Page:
CARY, N.C.—It’s a rematch. The championship game for USA Baseball’s 2013 National High School Invitational is deja vu from the matchup in 2012: the reigning champion Mater Dei Monarchs (Santa Ana, Calif.) will take on the Harvard-Westlake Wolverines (Studio City, Calif.).
Mater Dei came out swinging against the No. 1-ranked The Woodlands (Texas) High in the semifinal game, going up 8-0 after two innings, and ultimately winning by a score of 11-2.
“We knew it was a semifinal game and we were playing the No. 1 team in the nation, and we want to be in those situations and play good teams,” Mater Dei head coach Burt Call said. “I told my guys just to be focused, and go out there and just have fun today. They did that, so I’m very proud of them.”
Every player in Mater Dei’s lineup had a hit in the game, as the Monarchs scored their 11 runs on 18 total hits.
“Our ballclub, they swing the bats extremely well,” Call said. “It doesn’t matter what game it is, it always seems like somebody else is stepping up and making a key hit for us to win a game, and it was no different today. We put a lot of pressure on them early on, up and down the lineup, they executed and did their job.”
Mater Dei third baseman Ryan McMahon was the offensive star of the game, going 3-for-4 with a triple and five RBIs.
“I’m feeling pretty good so far,” McMahon said. “It’s pretty easy when guys are always on base, because then they can’t pitch around you as much.”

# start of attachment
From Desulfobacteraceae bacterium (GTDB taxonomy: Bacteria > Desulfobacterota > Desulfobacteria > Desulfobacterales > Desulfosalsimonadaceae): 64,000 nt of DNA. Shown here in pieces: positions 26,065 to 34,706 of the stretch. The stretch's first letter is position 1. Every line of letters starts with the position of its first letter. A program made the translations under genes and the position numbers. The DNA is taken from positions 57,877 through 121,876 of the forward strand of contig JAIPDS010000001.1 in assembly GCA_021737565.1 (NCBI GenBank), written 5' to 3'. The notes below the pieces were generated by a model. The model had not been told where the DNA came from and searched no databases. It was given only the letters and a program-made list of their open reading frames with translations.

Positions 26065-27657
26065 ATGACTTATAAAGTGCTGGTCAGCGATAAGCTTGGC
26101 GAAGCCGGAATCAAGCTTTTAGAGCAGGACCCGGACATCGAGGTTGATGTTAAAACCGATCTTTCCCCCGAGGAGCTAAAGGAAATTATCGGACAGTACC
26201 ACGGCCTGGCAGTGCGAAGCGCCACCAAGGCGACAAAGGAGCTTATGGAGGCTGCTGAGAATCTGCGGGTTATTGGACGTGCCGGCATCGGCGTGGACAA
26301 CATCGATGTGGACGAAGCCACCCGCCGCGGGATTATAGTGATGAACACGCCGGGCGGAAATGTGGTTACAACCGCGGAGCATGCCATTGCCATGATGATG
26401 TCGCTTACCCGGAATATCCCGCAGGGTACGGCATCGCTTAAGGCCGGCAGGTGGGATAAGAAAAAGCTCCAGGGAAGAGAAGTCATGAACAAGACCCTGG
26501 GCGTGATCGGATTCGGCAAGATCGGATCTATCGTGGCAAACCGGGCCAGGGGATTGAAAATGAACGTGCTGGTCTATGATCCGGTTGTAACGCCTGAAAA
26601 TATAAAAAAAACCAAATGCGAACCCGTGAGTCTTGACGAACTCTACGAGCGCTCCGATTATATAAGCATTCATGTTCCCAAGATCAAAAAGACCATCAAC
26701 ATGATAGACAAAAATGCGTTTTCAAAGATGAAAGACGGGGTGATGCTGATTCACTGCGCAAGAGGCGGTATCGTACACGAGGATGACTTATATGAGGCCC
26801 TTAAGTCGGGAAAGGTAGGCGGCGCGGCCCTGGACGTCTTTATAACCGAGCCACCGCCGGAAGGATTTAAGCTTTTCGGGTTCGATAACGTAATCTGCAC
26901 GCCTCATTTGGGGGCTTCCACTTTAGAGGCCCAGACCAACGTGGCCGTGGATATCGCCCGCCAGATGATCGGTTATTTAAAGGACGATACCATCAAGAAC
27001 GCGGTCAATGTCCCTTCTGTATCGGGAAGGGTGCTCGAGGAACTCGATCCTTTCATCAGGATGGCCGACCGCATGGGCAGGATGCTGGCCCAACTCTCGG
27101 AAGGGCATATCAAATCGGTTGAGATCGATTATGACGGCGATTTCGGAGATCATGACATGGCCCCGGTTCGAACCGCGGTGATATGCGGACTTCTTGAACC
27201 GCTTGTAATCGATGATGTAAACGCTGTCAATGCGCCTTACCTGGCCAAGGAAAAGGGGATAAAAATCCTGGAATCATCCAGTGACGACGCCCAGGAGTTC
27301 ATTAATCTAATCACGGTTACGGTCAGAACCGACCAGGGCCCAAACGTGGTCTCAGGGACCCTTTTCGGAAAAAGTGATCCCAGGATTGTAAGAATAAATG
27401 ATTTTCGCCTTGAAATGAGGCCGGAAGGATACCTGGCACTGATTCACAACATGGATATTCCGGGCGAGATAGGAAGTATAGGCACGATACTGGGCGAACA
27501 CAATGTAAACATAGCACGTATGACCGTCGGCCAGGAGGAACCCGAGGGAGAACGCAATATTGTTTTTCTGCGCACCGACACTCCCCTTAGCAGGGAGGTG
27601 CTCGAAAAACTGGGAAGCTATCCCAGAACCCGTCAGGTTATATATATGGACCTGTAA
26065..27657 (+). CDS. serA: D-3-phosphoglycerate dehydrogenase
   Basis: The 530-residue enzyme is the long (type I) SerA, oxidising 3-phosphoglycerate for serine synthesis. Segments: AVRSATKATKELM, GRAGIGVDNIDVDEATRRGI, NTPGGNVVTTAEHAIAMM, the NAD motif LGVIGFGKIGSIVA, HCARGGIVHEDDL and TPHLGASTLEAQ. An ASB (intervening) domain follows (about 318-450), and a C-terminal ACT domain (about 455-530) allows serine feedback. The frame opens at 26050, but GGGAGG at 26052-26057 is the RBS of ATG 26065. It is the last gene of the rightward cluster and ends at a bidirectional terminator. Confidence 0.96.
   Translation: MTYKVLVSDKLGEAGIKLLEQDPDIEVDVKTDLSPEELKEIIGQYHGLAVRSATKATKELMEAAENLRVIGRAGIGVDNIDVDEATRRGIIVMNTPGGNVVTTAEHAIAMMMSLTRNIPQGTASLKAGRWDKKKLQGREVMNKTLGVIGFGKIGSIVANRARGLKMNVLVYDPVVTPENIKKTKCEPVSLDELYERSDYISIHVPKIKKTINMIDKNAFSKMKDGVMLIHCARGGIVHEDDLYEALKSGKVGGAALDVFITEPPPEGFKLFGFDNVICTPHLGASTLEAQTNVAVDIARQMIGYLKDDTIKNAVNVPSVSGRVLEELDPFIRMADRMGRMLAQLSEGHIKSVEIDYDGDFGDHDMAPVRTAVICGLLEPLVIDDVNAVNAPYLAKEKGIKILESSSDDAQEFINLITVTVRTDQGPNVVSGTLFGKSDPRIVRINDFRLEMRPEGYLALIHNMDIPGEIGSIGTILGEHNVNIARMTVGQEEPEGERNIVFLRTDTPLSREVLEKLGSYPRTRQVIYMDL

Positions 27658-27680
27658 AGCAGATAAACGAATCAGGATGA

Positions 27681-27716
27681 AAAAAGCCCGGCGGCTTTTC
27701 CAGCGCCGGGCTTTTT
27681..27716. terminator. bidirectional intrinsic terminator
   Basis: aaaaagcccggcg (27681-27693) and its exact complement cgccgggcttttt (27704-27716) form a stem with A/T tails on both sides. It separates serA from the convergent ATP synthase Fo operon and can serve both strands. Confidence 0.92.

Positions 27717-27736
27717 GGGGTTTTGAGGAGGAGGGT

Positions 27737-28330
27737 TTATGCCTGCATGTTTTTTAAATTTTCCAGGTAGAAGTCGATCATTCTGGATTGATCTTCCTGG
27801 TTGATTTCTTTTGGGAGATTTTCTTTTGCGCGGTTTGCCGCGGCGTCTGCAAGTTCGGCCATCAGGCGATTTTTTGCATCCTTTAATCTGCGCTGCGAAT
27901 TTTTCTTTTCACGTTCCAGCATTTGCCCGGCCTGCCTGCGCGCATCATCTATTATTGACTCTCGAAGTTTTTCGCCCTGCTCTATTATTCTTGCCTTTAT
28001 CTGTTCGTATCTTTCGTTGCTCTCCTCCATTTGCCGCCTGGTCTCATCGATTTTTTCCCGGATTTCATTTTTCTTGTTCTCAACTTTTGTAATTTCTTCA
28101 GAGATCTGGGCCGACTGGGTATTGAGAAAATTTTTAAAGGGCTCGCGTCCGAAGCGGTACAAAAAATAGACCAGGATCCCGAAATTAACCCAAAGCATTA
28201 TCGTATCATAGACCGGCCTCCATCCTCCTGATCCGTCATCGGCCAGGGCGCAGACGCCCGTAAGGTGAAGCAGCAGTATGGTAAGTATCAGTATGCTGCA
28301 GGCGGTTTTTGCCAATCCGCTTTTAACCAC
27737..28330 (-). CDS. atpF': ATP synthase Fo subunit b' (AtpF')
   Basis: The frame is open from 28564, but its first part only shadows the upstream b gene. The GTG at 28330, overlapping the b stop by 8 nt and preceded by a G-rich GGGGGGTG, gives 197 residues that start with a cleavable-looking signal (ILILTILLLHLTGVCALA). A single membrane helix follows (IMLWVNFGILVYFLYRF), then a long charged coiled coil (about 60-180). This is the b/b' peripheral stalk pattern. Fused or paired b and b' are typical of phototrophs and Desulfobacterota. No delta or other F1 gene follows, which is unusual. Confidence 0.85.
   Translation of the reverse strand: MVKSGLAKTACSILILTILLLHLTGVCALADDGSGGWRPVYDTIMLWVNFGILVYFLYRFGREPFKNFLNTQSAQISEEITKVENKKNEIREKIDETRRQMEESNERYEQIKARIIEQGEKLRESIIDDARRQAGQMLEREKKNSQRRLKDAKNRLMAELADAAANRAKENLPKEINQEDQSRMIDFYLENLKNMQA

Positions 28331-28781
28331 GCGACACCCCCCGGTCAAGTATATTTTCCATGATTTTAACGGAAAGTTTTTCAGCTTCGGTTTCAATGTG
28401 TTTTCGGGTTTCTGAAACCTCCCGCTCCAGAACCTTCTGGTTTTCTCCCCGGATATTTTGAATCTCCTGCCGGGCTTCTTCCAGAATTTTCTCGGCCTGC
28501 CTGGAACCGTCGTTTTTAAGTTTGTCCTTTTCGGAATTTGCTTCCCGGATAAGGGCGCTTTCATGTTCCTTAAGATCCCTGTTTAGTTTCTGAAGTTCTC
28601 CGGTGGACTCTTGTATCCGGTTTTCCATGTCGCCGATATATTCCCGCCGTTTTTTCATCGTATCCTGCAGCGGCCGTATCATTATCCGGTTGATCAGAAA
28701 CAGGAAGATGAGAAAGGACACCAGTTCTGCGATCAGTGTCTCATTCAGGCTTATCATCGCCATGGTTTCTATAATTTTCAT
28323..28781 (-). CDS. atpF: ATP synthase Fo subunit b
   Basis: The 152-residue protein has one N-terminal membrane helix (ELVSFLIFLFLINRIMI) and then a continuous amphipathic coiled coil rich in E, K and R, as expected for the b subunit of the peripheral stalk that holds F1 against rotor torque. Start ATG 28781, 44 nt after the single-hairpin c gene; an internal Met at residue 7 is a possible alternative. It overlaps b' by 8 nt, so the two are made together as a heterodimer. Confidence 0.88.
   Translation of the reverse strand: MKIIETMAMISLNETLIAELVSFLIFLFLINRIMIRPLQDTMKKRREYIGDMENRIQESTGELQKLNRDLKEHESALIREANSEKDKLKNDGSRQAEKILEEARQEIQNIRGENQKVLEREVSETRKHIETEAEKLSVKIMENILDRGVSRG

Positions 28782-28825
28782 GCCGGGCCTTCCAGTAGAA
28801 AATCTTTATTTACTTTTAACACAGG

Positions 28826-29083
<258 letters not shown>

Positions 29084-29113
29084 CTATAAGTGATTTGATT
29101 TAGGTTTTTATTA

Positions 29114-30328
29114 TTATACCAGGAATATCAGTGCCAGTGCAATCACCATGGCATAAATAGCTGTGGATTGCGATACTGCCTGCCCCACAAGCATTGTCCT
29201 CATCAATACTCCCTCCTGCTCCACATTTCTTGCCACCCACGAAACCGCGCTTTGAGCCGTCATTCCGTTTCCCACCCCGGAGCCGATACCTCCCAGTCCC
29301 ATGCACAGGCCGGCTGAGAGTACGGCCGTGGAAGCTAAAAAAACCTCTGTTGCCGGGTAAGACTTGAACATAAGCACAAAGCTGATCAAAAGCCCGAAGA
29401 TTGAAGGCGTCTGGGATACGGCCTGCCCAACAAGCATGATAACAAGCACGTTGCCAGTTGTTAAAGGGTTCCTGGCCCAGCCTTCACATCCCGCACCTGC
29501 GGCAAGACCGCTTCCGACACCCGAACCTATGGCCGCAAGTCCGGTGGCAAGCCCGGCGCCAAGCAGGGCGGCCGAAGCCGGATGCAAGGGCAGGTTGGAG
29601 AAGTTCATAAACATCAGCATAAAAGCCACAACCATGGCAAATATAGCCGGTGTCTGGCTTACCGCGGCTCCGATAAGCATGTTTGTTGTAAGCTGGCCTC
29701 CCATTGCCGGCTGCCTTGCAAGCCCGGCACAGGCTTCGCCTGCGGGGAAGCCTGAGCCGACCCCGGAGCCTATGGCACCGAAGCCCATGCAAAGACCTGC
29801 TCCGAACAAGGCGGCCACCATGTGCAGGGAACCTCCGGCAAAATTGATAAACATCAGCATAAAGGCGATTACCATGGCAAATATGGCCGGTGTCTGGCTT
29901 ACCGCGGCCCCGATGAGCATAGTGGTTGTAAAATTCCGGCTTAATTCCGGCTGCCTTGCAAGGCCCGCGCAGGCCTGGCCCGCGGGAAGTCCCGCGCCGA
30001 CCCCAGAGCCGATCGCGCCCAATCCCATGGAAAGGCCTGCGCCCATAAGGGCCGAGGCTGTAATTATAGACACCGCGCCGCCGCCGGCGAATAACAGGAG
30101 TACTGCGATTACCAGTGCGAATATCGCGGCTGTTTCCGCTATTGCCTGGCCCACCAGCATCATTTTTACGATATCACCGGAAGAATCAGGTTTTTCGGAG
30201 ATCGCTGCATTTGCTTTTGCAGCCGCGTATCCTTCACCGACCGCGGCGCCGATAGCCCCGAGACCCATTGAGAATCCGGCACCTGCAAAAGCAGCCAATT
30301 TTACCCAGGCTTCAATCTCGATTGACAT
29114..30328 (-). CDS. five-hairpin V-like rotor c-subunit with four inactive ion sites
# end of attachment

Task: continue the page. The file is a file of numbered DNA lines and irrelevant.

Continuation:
The top of the Monarchs’ lineup—senior outfielder Austin Grebeck, senior left fielder Tyler Adkison, senior catcher Jeremy Martinez, and McMahon—went a combined 9-for-16, and drove in eight of the team’s 11 runs.
Adkison is the only one of those players currently uncommitted, but has been very good in this tournament and should get a chance to play somewhere next year.
“He’s a pretty special player, and I think he has a lot of intangibles that make your team great,” Call said. “He can swing the bat, he runs, and he’s very passionate about it. He works extremely hard at improving himself and I think he’s determined to show people that he can play at a high level, and I think he’s doing that this year. I think any college would be extremely happy to get him.”
Junior righthander Charlie Vorsheck pitched a great game, taking a no-hitter into the fourth inning before it was broken up by a bunt single by The Woodlands outfielder Charlie Warren, a senior committed to Rice. Vorsheck has a nice, physical build at 6-foot-4 and 200 pounds. His father, John, pitched at Ohio State, and his brother, John, played football at Arizona.
Vorsheck threw his fastball in the mid-to-upper 80s and showed a very good feel for pitching, mixing in a curveball for strikes, and keeping hitters off balance. Vorsheck threw a complete game, giving up the two runs on eight hits with no walks and six strikeouts.
Getting a performance like that, this deep in the tournament, was big for the Monarchs.
“It’s huge. I thought Charlie pitched a great game, and he really gets us going,” Call said. “That’s the second year in a row he’s pitched the semifinals and got us into that championship game and has given us an opportunity to win the tournament. To have him in our rotation this late in the tournament has payed huge dividends for us.”
The Monarchs are excited about the possibility for a repeat.
“Just wait until you see our dugout tomorrow. They’re going to be going crazy,” McMahon said. “You’ve got Robby Teel, Josh Blank, Brett Mellon, Nathan Bruno—they’re going to be going crazy.”
“I’m trying to keep them level, and grounded, and go game-by-game, but we’re extremely excited playing Harvard-Westlake,” Call said. “It’s always a competitive game, and emotional game, and it’s one of those games that, as athletes, you want to be in. It’s a big game and we want to rise to that occasion.”